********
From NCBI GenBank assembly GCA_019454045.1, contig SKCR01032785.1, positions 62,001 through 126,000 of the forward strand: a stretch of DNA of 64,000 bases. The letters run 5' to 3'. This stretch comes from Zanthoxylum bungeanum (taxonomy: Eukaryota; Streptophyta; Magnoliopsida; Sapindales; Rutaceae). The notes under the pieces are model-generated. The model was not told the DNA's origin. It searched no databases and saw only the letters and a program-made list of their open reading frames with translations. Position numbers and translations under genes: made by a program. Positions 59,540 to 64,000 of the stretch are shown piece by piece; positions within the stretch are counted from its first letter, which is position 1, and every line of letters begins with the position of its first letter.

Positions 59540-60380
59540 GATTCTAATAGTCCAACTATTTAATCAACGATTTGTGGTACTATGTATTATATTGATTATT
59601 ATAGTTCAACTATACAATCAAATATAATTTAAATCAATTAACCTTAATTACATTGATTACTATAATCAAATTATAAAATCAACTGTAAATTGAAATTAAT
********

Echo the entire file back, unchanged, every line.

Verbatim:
From NCBI GenBank assembly GCA_019454045.1, contig SKCR01032785.1, positions 62,001 through 126,000 of the forward strand: a stretch of DNA of 64,000 bases. The letters run 5' to 3'. This stretch comes from Zanthoxylum bungeanum (taxonomy: Eukaryota; Streptophyta; Magnoliopsida; Sapindales; Rutaceae). The notes under the pieces are model-generated. The model was not told the DNA's origin. It searched no databases and saw only the letters and a program-made list of their open reading frames with translations. Position numbers and translations under genes: made by a program. Positions 59,540 to 64,000 of the stretch are shown piece by piece; positions within the stretch are counted from its first letter, which is position 1, and every line of letters begins with the position of its first letter.

Positions 59540-60380
59540 GATTCTAATAGTCCAACTATTTAATCAACGATTTGTGGTACTATGTATTATATTGATTATT
59601 ATAGTTCAACTATACAATCAAATATAATTTAAATCAATTAACCTTAATTACATTGATTACTATAATCAAATTATAAAATCAACTGTAAATTGAAATTAAT